Dirty Wars and Polished Silver

The life and times of a war correspondent turned ambassatrix

Growing up in 1960/70s Detroit, Lynda Schuster felt certain life was happening elsewhere. And as soon as she graduated from high school, she set out to find it. Dirty Wars and Polished Silver is Schuster’s story of her life abroad as a foreign correspondent in war-torn countries, and later, as the wife of a U.S. ambassador. It chronicles her time living through a war on a kibbutz in Israel, reporting on uprisings in Central America, dodging rocket fire in Lebanon, and grieving the loss of her first husband, a fellow reporter, who was killed only ten months after their wedding.

But even after her second marriage, to an American diplomat, all the black-tie parties and personal staff and genteel “Ambassatrix School” grooming in the world could not protect her from the violence of war. Equal parts gripping and charming, Dirty Wars and Polished Silver is a story about one woman’s quest for self-discovery—only to find herself, unexpectedly, more or less back where she started: wiser, saner, more resolved. And with all her limbs intact.

BUY

“A riveting international thriller . . . A page-turner thanks to lucid writing and thrilling storytelling.
 — Kirkus, starred review

Dirty Wars and Polished Silver is the fabulously entertaining story of Lynda Schuster's adventures as a foreign correspondent and wife of a U. S. diplomat. It captures all the glamour, intrigue, love, and, yes, loss that's to be found in a life lived on the frontlines, but it's also a deliciously fun (and funny!) story of transformation. A delight from start to finish.”
—Valerie Plame Wilson, author of Fair Game

“A wonderful, witty ride about hurtling towards happiness and embracing maturity. If you ever wondered: What do I want and how do I find joy? Dirty Wars and Polished Silver is a book for you.”
—Sonia Nazario, Pulitzer Prize–winning author of Enrique’s Journey

“Lynda Schuster’s memoir Dirty Wars and Polished Silver is the story of a woman breaking down barriers to become an accomplished war correspondent, and an on-the-ground narrative of the conflicts that wracked the world in the 1980s and -'90s. It is also a tale of love, great loss, and love again that demonstrates the resilience of the soul. I recommend it to all, but especially to those who wonder how to succeed in life by following both their head and their heart.”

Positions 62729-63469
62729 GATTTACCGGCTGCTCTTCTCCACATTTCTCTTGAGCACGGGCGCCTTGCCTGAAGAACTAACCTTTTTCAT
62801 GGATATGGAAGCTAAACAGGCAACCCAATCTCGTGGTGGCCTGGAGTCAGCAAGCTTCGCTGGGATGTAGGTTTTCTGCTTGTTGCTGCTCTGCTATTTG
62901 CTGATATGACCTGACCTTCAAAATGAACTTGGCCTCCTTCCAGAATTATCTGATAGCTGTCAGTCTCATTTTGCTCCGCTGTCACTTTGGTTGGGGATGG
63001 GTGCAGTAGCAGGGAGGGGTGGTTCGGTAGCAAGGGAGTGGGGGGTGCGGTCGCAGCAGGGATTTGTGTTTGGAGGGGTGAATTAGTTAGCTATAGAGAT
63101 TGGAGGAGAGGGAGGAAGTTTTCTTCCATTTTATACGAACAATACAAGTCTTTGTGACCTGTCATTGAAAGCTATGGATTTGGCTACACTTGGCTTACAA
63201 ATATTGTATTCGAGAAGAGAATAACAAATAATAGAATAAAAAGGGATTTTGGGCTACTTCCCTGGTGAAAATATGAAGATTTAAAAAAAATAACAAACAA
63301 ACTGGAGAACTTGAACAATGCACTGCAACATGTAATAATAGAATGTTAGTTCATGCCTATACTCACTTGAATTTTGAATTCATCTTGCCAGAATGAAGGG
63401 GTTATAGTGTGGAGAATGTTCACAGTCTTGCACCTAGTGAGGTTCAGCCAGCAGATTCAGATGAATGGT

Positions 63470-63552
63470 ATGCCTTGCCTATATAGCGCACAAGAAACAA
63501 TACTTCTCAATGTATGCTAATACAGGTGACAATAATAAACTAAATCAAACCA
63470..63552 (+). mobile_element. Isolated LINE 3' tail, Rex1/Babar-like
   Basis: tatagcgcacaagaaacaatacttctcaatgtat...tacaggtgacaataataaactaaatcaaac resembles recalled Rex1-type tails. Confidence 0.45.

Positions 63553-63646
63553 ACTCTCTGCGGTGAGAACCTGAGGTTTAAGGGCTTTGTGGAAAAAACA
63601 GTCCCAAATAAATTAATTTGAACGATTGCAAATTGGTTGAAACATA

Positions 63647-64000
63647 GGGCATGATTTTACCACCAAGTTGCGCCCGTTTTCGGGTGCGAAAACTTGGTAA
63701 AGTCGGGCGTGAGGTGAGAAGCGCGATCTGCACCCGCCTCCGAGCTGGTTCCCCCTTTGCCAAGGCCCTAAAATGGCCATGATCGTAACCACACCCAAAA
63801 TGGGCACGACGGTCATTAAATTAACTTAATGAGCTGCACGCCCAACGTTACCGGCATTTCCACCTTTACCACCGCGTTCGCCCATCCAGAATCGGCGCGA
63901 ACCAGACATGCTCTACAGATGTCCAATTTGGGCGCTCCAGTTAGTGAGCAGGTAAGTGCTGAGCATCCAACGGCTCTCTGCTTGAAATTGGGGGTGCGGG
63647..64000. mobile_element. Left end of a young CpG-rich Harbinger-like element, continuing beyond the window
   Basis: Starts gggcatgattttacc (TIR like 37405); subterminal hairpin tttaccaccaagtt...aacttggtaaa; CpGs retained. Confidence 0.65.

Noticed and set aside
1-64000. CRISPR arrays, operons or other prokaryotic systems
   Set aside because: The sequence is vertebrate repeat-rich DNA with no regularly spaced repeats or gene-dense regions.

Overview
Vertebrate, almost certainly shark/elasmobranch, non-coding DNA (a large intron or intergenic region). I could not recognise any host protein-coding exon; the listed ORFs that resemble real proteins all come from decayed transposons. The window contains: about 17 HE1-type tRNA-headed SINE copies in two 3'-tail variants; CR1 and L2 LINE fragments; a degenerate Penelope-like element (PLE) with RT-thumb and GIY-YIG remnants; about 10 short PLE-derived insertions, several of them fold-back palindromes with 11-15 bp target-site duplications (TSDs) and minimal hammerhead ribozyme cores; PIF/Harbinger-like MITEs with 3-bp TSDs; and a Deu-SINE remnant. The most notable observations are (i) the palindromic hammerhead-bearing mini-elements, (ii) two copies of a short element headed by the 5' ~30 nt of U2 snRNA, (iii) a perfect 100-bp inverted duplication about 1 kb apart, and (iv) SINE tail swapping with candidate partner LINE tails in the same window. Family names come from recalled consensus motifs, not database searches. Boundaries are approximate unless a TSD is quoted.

—Jeffrey Herbst, President and CEO, Newseum

“For the armchair traveler and imagined war correspondent, and for anyone who misses the tropical non-paradises of Africa and Latin America that furnished the intrigues of Graham Greene, I heartily recommend Dirty Wars and Polished Silver. It throbs with the romance, and the anguish, of a life lived in excitement and in peril, tracking sundry and dubious American missions abroad.”
—Roger Lowenstein, author of When Genius Failed and America's Bank     

“....This engaging, personal story of self-discovery will appeal to readers who enjoy memoirs of adventuresome and rebellious women.”
Library Journal

 

A Burning Hunger

One Family’s Struggle against Apartheid

On June 16, 1976, the youth of Soweto rose up in protest against a new rule making Afrikaans the language of instruction in their schools. Tsietsi Mashinini, a charismatic high school student, led them in demonstrations that quickly turned into South Africa’s biggest rebellion. Tsietsi’s actions on that day changed his country irrevocably and forever defined his family. The Mashinini name became the stuff of legend; many of Tsietsi’s twelve siblings and even his parents found themselves pulled inexorably into the fight against apartheid.

Originally published in the United Kingdom to critical acclaim, A Burning Hunger tells the tale of this remarkable family. Theirs is a story of imprisonment, torture and exile; it is also one of dignity, courage, and strength in the face of appalling adversity. Based on extensive research and interviews, this rich portrayal of one family’s struggle is a timely reminder of the passion that led ordinary people to extraordinary acts.